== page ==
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When we talk about the Olympic Games, the first symbol that comes to mind is the colored rings that appear in a different city every four years. However, these are not the only symbols of the Olympic Games, as the International Olympic Committee (IOC) uses other icons during the competition. If you keep on reading, you will find out all the Olympic Symbols.
“Citius, Altius, Fortius”, is the Olympic slogan, made up of Latin words, which means “faster, higher, stronger”. It was proposed by Baron Pierre de Coubertin, the creator of the modern Olympic Games in 1894, after the creation of the International Olympic Committee.
According to him, these words represent the morality of the competitions and are not a slogan for winning, but for participating.
They are the best-known Olympic symbols, also designed by Coubertin. They are five rings of different colors representing the five continents and can appear in the flag with a white background.
At least one of the five colors (including the white) is present in the flags of all world countries. They were used for the first time in the Olympic Games in Antwerp in 1920.
The Flame & Torch
The tradition of carrying the Olympic flame in a ‘relay’ from Greece to the Olympic site began during the Berlin 1936 Olympic Games. Few months before the competition, the torch is lit with the sun’s rays concentrated in a reflector in the Greek city of Olympia. This torch is passed from country to country and continent to continent, carried by athletes, leaders, and celebrities. Finally, on the opening day of the Games, the torch arrives in the host country and the cauldron is lit with its flame, to start the Games.
The Medal & Diploma
These are the Olympic symbols that all athletes compete for each edition. It is the prize and recognition for the best athletes of each discipline. The medals can be of gold, silver, and bronze, and are awarded to the first, second, and third-place athletes, respectively. Each edition has a special design, decided by the organizing country.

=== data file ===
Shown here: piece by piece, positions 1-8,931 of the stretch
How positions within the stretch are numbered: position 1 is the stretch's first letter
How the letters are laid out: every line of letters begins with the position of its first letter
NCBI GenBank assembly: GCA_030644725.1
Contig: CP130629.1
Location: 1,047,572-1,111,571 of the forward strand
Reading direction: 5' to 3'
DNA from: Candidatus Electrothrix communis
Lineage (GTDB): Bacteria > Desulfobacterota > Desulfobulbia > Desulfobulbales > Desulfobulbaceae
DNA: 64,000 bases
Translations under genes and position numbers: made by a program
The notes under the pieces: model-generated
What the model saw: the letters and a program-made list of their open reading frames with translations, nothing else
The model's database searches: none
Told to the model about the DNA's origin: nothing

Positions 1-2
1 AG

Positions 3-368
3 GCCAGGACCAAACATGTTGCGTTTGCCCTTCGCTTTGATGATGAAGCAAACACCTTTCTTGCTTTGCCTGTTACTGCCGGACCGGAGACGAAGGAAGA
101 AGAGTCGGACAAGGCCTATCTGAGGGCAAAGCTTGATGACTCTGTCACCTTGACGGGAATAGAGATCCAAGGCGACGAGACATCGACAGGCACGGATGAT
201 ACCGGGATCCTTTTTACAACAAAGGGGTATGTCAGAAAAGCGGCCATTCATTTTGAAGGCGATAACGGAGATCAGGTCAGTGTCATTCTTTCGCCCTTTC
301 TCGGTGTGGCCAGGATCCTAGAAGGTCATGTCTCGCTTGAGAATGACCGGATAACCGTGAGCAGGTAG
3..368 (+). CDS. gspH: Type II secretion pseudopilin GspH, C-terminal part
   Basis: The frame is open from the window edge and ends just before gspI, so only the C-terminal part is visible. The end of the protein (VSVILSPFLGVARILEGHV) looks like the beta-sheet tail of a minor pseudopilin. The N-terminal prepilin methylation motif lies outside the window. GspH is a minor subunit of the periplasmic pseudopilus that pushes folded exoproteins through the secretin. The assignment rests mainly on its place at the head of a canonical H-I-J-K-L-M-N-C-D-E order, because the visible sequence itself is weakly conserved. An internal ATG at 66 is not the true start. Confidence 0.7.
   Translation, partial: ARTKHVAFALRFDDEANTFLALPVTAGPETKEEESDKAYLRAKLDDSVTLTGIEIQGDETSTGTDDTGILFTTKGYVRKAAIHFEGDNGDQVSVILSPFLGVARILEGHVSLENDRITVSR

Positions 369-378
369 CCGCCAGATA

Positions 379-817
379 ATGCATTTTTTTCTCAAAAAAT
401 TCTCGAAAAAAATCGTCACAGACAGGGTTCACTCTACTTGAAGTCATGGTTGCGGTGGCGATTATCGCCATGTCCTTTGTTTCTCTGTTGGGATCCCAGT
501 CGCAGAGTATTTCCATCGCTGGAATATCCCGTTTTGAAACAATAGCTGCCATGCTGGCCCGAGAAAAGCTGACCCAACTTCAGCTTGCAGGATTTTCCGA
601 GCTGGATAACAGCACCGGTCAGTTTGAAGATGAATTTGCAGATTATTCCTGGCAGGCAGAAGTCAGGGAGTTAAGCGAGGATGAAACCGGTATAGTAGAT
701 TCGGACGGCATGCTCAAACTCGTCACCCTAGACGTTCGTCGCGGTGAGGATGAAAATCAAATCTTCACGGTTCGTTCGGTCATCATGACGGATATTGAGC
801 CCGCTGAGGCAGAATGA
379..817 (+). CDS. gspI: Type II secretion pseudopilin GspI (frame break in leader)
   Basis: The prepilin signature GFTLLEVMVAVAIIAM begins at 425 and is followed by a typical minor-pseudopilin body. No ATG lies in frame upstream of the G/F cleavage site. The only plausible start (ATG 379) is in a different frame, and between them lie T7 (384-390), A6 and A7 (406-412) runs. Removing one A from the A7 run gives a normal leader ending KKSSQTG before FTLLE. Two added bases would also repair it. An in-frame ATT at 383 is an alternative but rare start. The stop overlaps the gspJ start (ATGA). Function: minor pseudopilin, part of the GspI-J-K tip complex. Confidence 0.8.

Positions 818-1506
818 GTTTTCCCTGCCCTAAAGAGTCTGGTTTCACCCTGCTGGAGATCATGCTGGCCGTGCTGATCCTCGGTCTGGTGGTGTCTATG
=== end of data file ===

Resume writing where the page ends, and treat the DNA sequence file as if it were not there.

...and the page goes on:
As for the diplomas, these are awarded to competitors who have placed fourth, fifth, sixth, seventh, and eighth since 1981.
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The olive wreath crown
It is one of the most important Olympic symbols, but maybe less appreciated, despite its importance in history. The olive branch was given to the winning athletes at the Olympic Games in ancient times, as there were no medals at that time.
Ancient Greeks used to make the crown with leaves from a sacred olive tree, located near the temple of Zeus in the city of Olympia. Displaying the prize on the head was the ultimate pride for an athlete. This tradition was revived in Athens in 2004.
The Olympic anthem is sung at the raising of the Olympic flag. The Greek composer Spyridon Samaras is the author of the music, and the lyrics are from a poem by Kostis Palamas, also a Greek national.
It was first performed at the first modern Olympic Games in Athens in 1896, but the IOC did not declare it official until 1958. However, each host country is responsible for composing its own version of the Olympic anthem.
The salute is the last Olympic symbol. But it is no longer used due to its similarity to the Nazi salute used by Hitler. It was a variant of the Roman salute, with the right arm and hand, stretched straight upwards and the palm downwards. The last time the Olympic salute was performed was at the opening of the 1948 Winter Games in St. Moritz, Switzerland.
With the exception of the last one, all the others Olympic symbols are still present at every edition of the Games. Did you recognize all of them?
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